Oregon lawmakers recently agreed to spend $9 million on new furniture and technology for the Multnomah County Courthouse.

While lawmakers couldn't find money this session to properly support defense attorneys for the poorest defendants, they did scrape together this money—on top of the $324.5 million already pumped into the county's new courthouse. That includes $11.6 million in county and state dollars already approved for tech and furniture.

In 2014, the state promised to meet half the projected cost of the downtown Portland courthouse at $125 million with the expectation the number would rise with equipment and furnishings. Five years on, the state is actually paying $143 million.

Barbara Marcille, the Oregon Judicial Department's administrator for the Central Courthouse, says exceeding the initial projected cost should not come as a surprise.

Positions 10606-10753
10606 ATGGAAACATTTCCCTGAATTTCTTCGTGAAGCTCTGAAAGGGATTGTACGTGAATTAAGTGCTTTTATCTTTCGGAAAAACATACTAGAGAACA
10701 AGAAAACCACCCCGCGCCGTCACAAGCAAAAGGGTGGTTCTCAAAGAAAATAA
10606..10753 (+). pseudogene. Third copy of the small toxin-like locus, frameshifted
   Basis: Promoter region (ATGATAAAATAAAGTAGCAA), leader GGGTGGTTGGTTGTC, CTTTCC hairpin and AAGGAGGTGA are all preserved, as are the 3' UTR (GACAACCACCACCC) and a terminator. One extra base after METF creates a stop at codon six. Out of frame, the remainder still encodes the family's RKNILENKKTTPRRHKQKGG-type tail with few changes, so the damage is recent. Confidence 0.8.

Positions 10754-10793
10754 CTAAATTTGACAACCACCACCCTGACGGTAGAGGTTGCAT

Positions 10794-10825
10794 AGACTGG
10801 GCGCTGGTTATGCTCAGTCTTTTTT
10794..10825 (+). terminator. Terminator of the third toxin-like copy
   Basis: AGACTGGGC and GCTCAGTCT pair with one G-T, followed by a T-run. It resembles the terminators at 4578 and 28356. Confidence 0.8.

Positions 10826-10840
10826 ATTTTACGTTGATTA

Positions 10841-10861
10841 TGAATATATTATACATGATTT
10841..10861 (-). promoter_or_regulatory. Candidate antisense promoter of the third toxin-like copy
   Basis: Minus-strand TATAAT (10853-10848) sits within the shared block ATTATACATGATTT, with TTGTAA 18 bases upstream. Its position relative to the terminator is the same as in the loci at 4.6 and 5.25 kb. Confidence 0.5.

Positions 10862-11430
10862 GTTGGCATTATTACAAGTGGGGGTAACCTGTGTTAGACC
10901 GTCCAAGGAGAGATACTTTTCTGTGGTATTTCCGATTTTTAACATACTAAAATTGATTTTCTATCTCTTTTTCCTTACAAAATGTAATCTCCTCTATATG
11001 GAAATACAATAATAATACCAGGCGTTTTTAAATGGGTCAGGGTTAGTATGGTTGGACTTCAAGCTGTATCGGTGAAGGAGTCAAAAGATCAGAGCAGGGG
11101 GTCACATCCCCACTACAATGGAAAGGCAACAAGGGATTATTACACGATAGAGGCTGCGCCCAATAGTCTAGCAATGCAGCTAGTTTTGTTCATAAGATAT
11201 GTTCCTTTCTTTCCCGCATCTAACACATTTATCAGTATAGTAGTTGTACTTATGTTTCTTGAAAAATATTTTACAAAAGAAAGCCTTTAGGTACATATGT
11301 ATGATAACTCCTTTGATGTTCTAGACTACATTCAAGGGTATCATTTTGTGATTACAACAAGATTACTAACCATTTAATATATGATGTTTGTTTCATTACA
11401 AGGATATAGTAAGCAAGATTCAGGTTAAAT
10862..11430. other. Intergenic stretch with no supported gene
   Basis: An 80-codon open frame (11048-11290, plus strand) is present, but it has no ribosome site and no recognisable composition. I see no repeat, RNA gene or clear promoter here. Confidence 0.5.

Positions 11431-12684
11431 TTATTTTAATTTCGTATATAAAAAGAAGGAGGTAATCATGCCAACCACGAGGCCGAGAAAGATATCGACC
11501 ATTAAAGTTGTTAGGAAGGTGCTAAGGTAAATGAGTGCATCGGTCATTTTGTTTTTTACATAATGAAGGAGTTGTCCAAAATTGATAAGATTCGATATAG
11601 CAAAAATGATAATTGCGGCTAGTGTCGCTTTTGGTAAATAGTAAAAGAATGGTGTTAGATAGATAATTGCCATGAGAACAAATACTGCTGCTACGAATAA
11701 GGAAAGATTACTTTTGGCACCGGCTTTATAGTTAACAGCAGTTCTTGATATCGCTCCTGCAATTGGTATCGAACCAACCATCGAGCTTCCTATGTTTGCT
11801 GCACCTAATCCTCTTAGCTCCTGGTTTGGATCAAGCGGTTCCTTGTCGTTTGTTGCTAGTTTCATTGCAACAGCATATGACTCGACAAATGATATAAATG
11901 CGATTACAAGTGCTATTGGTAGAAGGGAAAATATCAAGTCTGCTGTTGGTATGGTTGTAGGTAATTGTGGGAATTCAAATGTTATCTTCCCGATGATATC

"There's never been a state-funded construction project like this [for the OJD], and certainly not a joint state and county project," Marcille tells WW, "so it's taken a lot of on-the-fly interpretation."

Sen. Betsy Johnson (D-Scappoose) isn't convinced.

"For me, the bottom line is the lack of clarity about what the rules of engagement are, and if we're going to build new courthouses we have to establish that," Johnson says. "It can't be these open-ended costs that the state is told to pick up."

Multnomah County officials argue that the upgrade is overdue.

"That furniture was not designed for a digital office, is not ergonomic, and was not meant for workspaces that will have to fit a lot of people into a smaller space, as required by the new Central Courthouse," the county wrote in a statement to WW.

Marcille says officials can't just move existing furniture over from the current courthouse, because more than 3,000 people use the building each day and the cost of closing both courthouses would outweigh the cost of new furniture and would leave defendants in custody longer.

Correction: This story initially misstated the party affiliation of Sen. Betsy Johnson. WW regrets the error.